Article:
So where did this idea to buy a yacht, sail the world and make YouTube videos spring from?
I remember the exact day seed #1 was planted; it was Sunday July 31st 2016. Aannsha and I were taking a week long break, staying on the Gold Coast of Queensland, Australia and on that Sunday we met up with my long-time friend Steve who’d just bought himself a Four Winns 318, which is a 33 foot long power cruiser producing 600hp from two 6.2 litre V8 engines. It was a beast, but unfortunately its full potential couldn’t be released that day because the weather wasn’t perfect for heading out into the ocean, so we stayed inside the Gold Coast seaway and spent a few hours just cruising around, dropping anchor at small beaches and enjoying the day.
As Aannsha and I drove back to our hotel, after a very enjoyable day out with Steve, we discussed the idea of buying some sort of boat so that I could get out to scuba diving sites that were further offshore from the Sunshine Coast of Queensland where we lived. The possibilities were endless, as most dreams are.
After our week’s break on the Gold Coast and settling into the normal routine back at home, reality kicked in and the usual monthly and quarterly bills kept arriving which needed to be paid and the dream of boat ownership faded (almost) into the background. That was when I found SV Delos on YouTube, I think it popped up in my recommended videos because I had been searching for Queensland scuba diving and Delos had a video titled ‘Sailing the Great Barrier Reef’. I clicked, I watched and I liked what I saw. My curiosity piqued I went right back to SV Delos video #1 and began binge watching. I was hooked. Seed #2 had been planted.
It was also at this time that our 18 year old son announced that he was moving out to a share house with his friends, he was going to become independent and wanted a bit more excitement than our country home town of Beerwah could provide, so he was heading an hour South to the bright lights of the big city of Brisbane.
Here’s a little background info to help paint a more complete picture. My wife and I (before we got pregnant in 1997) had both been travellers. We had lived, both together and independently, in many countries around the world, like France, Greece, Spain and the USA to name a few. But we had made a pact that we would stay in one place until our child had finished school and got a job. We wanted him to have continuous schooling, continuous friends and a continuous home whilst he was in his developing years. Now that he’d left school and moved out of the family home we found ourselves in a position where we had completed our commitment and our son was as ready to handle the wide world as we could possibly prepare him to be, suddenly we were able to contemplate travel again.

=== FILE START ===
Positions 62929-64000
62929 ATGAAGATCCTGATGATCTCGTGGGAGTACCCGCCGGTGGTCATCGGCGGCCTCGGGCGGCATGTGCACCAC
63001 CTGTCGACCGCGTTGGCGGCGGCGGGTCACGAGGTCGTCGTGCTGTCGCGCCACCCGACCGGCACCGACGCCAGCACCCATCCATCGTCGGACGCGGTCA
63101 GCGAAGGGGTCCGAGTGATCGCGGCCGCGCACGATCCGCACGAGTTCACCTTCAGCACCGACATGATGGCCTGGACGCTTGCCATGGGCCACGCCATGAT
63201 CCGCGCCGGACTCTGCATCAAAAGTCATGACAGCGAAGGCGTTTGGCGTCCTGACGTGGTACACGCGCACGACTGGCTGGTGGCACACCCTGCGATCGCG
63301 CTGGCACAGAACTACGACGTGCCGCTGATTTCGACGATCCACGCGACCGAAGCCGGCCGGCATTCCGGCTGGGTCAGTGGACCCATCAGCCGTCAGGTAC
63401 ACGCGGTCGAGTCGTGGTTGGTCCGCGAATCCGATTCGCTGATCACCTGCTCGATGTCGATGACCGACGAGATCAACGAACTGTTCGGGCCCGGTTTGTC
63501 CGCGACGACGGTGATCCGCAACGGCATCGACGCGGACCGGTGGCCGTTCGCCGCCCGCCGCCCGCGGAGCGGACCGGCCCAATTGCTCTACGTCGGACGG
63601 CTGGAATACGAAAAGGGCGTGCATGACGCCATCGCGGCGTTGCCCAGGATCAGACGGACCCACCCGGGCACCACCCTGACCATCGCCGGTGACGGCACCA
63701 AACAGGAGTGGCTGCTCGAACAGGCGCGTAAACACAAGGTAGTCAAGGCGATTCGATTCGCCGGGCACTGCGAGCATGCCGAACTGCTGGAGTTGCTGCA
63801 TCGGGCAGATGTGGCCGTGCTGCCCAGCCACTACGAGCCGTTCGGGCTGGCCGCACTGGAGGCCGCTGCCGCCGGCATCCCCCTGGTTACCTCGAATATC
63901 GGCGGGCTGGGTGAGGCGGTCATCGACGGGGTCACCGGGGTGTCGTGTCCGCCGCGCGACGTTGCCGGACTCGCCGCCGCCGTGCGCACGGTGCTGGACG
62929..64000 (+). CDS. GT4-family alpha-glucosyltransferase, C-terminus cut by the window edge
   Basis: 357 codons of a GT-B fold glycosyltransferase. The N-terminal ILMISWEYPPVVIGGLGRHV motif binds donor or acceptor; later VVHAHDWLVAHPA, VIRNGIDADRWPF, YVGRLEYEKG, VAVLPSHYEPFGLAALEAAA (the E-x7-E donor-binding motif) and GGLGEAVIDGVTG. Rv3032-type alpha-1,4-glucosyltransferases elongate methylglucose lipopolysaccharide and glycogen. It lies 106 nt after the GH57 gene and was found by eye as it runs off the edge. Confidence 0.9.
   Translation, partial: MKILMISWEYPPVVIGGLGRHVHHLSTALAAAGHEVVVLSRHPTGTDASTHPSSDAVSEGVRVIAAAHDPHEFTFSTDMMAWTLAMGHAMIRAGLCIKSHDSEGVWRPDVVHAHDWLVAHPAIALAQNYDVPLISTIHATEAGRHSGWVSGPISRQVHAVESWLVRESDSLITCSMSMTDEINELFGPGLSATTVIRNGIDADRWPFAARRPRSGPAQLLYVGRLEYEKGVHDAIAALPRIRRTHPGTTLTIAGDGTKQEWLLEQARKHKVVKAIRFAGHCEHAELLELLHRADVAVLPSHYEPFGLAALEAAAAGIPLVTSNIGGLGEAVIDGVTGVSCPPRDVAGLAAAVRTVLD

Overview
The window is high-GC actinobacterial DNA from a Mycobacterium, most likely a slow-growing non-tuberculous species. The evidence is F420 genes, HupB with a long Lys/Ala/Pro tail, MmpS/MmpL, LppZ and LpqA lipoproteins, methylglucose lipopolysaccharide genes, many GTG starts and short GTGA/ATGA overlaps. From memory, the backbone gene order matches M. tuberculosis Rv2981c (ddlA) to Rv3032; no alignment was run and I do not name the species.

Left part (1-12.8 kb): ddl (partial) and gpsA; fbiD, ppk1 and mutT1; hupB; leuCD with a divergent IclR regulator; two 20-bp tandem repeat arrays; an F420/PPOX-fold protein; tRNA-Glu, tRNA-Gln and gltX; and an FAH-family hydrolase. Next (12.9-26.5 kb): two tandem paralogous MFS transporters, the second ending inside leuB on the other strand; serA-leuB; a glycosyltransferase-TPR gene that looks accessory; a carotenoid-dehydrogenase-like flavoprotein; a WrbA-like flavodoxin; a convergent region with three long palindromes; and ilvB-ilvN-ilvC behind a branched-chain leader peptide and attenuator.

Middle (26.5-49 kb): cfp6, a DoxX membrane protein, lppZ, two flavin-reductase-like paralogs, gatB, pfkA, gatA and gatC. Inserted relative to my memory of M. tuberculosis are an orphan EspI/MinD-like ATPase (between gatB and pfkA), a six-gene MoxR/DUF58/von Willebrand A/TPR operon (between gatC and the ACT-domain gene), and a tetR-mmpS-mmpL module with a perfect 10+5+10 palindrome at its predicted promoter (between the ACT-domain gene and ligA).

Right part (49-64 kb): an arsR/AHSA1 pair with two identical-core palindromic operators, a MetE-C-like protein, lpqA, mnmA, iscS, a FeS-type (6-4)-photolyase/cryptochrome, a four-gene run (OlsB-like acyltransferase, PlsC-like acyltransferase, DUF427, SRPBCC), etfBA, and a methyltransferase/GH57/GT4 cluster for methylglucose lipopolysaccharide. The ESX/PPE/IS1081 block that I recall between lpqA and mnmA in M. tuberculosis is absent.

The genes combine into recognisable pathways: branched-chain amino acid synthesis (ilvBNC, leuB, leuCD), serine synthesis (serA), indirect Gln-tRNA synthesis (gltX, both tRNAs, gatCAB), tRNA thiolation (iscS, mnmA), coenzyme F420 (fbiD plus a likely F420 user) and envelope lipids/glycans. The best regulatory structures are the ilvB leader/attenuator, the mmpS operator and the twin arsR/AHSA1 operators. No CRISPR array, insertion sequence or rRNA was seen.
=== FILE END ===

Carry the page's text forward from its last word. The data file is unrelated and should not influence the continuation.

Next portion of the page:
One night, as we sat with our newly found freedom, the question came up; what were our plans now that our son had moved out? We both agreed that we wanted to travel and explore, but the sticky point was how to afford to do that. We discussed lots of scenarios and in the end decided that we would sell our house, our possessions, our cars and anything else we couldn’t carry and buy a catamaran to sail, scuba dive and travel.
As we began our research the financial reality soon kicked in, we simply couldn’t afford a catamaran, either to buy or maintain, so we began researching monohulls. Wow, what a mind opening experience that was. Let me try and lay out our reasoning. We wanted something that would be able to cross oceans, after all this was a long term commitment. We wanted something that would be a home to us, after all we were planning to do this for more than just a year or two. We wanted something that was within our budget; after all we were going to be living on our retirement cash. And finally we wanted something that was easily handled by a crew of two. We must have spent hundreds of hours looking at monohulls on the Internet, all the time slowly witling away the ones that looked ugly, the ones that were too expensive, the ones that didn’t have enough equipment, the ones that were too old, the ones with too many heads, the ones with too many cabins and especially the ones with teak decks.
After months of looking at and researching yachts, we narrowed the field down to at least know what features we were looking for. In no particular order and by no means comprehensive, we wanted a single masted yacht, around 10 years old, minimum 42 feet long with 2 heads, no more than 3 cabins, a dedicated nav station seat, no more than 3,000 hours on the engine, a good service history, fresh water tankage of at least 400 litres and fuel tankage of at least 200 litres.
While all this boat researching was going on we were also in the process of renovating our house. Between me, my wife and my good friend Gordon (plus a weekend garden blitz with our son and his mates), it took us just over 3 months to get the house and gardens looking stunning. The house was listed by our legendary agent Dan on Saturday 7 October 2017; we had an open house inspection the following Saturday where several interested parties started making offers. A contract for a great price was signed the following Monday. We were ecstatic and we now had 35 days to start selling our belongings, give away what we couldn’t sell and pack our lives into 4 suitcases weighing just 23 kilos each. Then we would be flying off to Spain to begin getting firsthand experience of some of the yachts we’d seen only in pictures on the Internet.
To watch the video that accompanies this blog click here.
Follow our boat on NOFOREIGNLAND: https://www.noforeignland.com/home/boat/5073438486036480/